hypnosec writes "A specially designed smartphone for the visually impaired or partially sighted has been launched in the UK. The device, dubbed Georgie, has many special features including a voice-assisted touch screen and apps that will allow for easy completion of day-to-day tasks like catching a bus, reading printed text and pinpointing a location. Designed by a blind couple, Roger and Margaret Wilson-Hinds, and named after Mrs Wilson-Hind's guide dog, the smartphone is powered by the Android operating system and uses handsets like Samsung XCover and Galaxy Ace 2, notes the BBC. The main reason for developing such a phone, according to the couple, was that they wanted to get the technology across to people with very little or no sight. 'It's exactly the type of digital experience we want to make easily available to people with little or no sight,' said Roger."
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First time accepted submitter cjsm writes "James and Janet Baker were the inventors of Dragon Systems' speech recognition software, and after years of work, they created a multimillion dollar company. At the height of the tech boom, with investment offers rolling in, they turned to Goldman Sachs for financial advice. For a five million dollar fee, Goldman hooked them up with Lernout & Hauspie, the Belgium speech recognition company. After consultations with Goldman Sachs, the Bakers traded their company for $580 million in Lernout & Hauspie stock. But it turned out Lernout & Hauspie was involved in cooking their books and went bankrupt. Dragon was sold in a bankruptcy auction to Scansoft, and the Bakers lost everything. Goldman and Sachs itself had decided against investing in Lernout & Hauspie two years previous to this because they were lying about their Asian sales. The Bakers are suing for one billion dollars."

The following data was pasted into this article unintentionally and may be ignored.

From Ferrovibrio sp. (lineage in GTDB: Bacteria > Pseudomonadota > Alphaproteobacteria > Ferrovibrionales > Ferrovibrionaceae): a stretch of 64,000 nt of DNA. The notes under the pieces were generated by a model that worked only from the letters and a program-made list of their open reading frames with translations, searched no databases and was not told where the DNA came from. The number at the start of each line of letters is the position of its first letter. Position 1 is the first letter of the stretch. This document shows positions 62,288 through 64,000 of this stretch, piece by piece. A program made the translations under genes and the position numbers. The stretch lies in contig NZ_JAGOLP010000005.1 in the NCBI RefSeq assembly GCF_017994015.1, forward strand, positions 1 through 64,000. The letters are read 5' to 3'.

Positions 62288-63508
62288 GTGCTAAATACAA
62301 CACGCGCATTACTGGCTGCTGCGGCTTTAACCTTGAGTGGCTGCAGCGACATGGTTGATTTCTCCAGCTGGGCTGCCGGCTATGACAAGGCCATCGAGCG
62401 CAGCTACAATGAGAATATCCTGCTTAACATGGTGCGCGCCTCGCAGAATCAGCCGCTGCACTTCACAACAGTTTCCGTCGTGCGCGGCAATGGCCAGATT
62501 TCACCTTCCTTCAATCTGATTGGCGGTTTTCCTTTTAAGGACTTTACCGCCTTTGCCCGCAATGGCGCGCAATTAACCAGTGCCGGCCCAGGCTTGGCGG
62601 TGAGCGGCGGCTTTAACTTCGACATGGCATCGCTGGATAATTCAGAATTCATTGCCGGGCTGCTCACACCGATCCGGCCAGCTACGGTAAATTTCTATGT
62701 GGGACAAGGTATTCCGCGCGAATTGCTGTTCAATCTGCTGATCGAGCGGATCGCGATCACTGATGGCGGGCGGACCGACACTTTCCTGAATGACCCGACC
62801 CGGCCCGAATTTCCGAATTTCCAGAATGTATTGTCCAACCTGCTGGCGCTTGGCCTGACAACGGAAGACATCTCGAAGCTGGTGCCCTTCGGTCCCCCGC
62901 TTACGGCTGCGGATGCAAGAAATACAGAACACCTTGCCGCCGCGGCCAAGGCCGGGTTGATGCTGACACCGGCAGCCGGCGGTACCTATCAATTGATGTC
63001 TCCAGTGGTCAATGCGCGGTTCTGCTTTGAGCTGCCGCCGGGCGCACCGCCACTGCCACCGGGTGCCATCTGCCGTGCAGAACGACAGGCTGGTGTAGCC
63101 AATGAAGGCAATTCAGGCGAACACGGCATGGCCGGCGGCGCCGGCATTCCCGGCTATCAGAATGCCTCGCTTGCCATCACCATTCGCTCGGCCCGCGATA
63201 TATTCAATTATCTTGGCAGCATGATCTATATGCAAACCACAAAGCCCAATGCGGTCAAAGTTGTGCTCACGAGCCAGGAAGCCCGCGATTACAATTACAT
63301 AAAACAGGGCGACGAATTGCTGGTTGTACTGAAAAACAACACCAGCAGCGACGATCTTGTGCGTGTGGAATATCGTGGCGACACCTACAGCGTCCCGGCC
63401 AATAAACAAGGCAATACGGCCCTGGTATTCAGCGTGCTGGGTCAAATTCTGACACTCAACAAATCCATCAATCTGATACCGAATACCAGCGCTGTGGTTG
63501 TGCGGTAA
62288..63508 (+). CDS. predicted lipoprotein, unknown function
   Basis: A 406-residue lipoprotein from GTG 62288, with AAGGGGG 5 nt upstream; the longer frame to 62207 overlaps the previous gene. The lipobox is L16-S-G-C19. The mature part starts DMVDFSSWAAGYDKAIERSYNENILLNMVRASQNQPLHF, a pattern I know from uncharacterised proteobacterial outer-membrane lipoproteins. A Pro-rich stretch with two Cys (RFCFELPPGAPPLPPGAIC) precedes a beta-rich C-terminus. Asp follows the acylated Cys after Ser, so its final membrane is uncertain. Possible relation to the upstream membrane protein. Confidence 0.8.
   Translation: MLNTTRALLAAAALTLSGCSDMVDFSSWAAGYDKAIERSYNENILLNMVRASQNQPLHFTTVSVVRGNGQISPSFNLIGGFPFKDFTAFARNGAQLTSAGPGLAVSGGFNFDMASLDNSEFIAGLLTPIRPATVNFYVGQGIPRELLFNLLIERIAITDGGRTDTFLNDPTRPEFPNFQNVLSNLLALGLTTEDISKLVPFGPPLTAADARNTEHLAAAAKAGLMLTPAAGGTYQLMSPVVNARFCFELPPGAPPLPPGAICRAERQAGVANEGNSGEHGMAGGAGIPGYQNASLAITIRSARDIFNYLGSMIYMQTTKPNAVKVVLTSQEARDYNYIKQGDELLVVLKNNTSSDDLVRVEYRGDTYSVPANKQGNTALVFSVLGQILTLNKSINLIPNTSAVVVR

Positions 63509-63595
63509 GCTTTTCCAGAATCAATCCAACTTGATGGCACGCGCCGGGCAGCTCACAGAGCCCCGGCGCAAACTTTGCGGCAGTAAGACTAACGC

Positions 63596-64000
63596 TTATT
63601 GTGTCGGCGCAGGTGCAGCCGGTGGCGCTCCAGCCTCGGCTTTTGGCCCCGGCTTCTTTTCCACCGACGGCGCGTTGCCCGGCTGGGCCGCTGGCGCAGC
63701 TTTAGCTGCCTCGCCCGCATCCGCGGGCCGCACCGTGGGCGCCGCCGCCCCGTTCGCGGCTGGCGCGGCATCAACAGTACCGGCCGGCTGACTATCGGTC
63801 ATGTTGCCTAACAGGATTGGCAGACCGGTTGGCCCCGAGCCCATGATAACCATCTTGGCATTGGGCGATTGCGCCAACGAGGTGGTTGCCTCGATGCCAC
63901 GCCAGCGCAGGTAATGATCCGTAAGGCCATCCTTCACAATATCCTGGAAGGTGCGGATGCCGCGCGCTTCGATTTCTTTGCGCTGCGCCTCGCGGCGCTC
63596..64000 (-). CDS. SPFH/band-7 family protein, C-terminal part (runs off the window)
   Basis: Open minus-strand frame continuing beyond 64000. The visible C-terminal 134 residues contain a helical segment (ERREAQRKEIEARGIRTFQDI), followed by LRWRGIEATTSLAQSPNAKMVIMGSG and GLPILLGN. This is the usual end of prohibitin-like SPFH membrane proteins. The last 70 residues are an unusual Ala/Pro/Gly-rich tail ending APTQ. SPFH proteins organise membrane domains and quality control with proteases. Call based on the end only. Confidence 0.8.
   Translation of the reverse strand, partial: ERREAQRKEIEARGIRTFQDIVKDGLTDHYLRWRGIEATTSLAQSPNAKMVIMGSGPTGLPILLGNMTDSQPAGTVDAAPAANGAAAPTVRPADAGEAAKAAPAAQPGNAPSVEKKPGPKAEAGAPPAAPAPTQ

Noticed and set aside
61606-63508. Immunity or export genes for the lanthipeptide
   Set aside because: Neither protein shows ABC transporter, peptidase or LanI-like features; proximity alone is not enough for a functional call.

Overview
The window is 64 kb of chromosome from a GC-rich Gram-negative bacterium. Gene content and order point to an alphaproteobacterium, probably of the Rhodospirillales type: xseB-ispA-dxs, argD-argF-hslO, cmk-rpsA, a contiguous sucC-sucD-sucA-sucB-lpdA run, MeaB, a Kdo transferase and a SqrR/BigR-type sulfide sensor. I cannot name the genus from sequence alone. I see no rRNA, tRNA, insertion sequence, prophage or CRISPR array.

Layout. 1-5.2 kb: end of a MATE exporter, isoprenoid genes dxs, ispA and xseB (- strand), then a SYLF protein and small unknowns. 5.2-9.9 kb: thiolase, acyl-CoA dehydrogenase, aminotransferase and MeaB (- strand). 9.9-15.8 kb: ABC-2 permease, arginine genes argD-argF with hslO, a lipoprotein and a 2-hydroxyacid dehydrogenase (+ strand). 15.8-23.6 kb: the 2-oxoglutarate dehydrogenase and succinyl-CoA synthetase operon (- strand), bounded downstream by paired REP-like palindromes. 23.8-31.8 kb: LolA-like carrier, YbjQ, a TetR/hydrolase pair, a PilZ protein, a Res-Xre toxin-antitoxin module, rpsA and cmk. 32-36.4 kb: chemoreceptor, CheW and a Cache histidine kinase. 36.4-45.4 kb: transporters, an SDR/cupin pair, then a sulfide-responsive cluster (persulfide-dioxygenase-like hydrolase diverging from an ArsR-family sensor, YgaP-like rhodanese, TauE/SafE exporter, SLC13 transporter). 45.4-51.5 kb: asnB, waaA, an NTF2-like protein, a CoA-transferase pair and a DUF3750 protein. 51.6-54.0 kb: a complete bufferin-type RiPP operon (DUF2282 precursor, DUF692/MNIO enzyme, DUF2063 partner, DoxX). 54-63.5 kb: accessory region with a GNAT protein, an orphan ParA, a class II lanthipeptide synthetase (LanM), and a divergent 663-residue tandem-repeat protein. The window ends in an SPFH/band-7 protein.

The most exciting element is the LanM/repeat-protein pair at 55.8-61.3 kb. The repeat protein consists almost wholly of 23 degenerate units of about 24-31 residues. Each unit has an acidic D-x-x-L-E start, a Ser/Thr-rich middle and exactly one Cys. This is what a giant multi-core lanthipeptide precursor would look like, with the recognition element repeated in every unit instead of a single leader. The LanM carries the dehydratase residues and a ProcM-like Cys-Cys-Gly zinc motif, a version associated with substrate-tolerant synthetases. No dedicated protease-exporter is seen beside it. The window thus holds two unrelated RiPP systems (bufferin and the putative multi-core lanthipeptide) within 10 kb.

MrSeb writes "Mechanical engineers and roboticists working at MIT have developed an intelligent automobile co-pilot that sits in the background and only interferes if you're about to have an accident. If you fall asleep, for example, the co-pilot activates and keeps you on the road until you wake up again. Like other autonomous and semi-autonomous solutions, the MIT co-pilot uses an on-board camera and laser rangefinder to identify obstacles. These obstacles are then combined with various data points — such as the driver's performance, and the car's speed, stability, and physical characteristics — to create constraints. The co-pilot stays completely silent unless you come close to breaking one of these constraints — which might be as simple as a car in front braking quickly, or as complex as taking a corner too quickly. When this happens, a ton of robotics under the hood take over, only passing back control to the driver when the car is safe. This intelligent co-pilot is starkly contrasted with Google's self-driving cars, which are completely computer-controlled unless you lean forward, put your hands on the wheel, and take over. Which method is better? A computer backup, or a human backup? I'm not sure."